Methyldopa-induced autoantibodies against red blood cells Academic Article uri icon

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abstract

  • Methyldopa therapy results in the formation of red cell autoantibodies in 10-20% of patients taking the drug for longer than 4 months. These red cell antibodies are true autoantibodies, that is they are directed against an autoantigen on the red blood cell membrane and not against the drug or against a drug-altered antigen. The target membrane antigen is usually within the Rhesus system, although often the antibody specificity cannot be defined. Red cell antibody is usually detectable in the patient's sera as well as on the red cells. The autoantibody is usually a warm reacting IgG antibody. Most patients who develop these autoantibodies do not go on to develop hemolytic anemia in spite of high titres of antibodies on their red cells. In addition, these patients do not tend to develop hemolysis if methyldopa therapy is continued. Rarely patients develop hemolytic anemia which can be severe. Differences in antibody characteristics, including subclass restriction, complement-binding ability, or titre do not explain why some patients with autoantibody hemolyze while most do not. One group of investigators found that hemolyzing patients had IgM on their red cells while those who did not had IgG only. But while this observation could explain why some patients (IgM-sensitized red cells) hemolyze, it does not explain why most patients with IgG-sensitized red cells do not hemolyze. Why the autoantibody forms is not known but some investigators have proposed that the drug may directly affect B or T cells with resulting impairment of immune tolerance.(ABSTRACT TRUNCATED AT 250 WORDS)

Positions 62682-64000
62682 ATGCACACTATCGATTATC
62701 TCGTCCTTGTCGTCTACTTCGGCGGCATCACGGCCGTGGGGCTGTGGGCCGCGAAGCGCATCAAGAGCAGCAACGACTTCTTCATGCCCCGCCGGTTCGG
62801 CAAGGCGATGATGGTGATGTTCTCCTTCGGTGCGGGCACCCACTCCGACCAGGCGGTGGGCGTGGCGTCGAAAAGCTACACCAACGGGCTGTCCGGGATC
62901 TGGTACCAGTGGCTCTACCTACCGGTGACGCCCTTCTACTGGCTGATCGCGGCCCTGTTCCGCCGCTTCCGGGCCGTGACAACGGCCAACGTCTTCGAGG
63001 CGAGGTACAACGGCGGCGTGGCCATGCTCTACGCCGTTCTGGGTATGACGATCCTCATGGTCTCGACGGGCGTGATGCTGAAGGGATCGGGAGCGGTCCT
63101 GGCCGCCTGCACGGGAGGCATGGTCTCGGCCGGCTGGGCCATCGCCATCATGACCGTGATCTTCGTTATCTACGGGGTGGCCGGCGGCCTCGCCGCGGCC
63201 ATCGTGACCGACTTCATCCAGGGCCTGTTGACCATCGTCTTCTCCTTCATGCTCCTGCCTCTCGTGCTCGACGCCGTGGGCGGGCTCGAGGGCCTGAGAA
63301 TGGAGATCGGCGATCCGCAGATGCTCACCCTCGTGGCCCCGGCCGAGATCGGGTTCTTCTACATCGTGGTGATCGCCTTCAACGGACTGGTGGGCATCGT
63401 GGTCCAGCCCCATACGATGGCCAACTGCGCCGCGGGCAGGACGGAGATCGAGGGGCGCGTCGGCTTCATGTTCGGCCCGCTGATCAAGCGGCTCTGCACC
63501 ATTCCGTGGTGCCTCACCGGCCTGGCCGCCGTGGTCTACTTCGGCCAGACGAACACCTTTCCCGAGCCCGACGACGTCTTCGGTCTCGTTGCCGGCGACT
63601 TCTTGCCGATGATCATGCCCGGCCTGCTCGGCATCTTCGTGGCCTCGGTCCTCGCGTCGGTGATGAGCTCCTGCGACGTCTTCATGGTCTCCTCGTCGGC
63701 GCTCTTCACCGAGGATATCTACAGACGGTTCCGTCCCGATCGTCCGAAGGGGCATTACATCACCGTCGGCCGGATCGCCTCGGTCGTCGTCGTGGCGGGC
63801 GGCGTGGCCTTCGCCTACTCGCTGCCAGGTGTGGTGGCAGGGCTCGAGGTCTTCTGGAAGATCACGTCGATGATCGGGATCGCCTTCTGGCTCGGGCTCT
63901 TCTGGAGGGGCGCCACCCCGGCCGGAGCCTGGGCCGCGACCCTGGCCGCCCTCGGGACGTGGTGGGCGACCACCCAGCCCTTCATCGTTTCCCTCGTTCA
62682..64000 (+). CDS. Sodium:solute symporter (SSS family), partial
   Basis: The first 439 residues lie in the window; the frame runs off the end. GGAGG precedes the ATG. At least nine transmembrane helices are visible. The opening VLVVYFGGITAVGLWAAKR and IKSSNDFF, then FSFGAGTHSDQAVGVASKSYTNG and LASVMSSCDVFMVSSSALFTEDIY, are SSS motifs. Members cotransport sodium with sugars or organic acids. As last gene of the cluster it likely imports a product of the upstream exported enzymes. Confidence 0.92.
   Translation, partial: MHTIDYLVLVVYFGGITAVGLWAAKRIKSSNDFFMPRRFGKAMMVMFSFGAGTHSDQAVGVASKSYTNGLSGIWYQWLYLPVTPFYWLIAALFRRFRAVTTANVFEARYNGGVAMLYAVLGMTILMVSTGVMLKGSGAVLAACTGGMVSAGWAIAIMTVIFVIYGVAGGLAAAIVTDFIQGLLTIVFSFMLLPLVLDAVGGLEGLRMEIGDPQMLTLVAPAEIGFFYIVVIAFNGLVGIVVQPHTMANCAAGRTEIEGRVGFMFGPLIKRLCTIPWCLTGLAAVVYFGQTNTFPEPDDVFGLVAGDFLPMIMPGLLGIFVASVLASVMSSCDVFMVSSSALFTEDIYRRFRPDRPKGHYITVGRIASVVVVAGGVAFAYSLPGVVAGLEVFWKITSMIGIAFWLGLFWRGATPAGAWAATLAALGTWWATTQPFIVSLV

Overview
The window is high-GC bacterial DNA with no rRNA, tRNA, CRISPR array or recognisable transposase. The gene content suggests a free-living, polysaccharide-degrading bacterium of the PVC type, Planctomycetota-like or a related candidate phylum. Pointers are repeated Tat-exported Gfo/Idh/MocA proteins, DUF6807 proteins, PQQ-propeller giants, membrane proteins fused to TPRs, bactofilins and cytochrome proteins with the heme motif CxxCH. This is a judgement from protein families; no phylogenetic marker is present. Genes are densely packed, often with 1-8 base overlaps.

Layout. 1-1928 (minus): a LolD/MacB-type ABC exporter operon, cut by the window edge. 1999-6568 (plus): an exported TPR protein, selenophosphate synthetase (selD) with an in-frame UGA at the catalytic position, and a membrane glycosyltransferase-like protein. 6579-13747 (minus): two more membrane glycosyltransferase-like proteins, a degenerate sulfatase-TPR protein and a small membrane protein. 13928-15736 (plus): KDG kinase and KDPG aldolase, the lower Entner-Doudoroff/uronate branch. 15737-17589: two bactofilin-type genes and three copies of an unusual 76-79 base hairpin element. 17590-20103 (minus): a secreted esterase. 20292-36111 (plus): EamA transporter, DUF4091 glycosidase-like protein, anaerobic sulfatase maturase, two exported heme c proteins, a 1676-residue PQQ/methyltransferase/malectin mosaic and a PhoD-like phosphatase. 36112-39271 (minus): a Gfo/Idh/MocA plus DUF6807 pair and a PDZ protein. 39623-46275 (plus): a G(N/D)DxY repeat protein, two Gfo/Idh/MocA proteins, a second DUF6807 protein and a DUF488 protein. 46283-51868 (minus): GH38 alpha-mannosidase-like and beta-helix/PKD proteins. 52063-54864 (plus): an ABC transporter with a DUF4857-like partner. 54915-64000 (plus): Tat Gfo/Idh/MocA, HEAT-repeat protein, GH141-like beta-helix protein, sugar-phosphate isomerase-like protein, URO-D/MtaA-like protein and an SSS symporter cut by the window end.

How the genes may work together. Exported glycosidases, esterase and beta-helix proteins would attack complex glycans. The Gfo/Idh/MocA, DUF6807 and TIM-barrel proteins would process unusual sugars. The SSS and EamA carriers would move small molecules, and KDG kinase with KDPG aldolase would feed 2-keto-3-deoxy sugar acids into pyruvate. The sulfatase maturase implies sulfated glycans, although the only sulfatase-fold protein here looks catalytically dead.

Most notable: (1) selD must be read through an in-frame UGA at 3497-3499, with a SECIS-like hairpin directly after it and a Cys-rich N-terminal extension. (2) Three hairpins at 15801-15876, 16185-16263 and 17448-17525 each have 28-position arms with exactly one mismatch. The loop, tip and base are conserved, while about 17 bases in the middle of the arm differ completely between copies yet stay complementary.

publication date

  • March 1988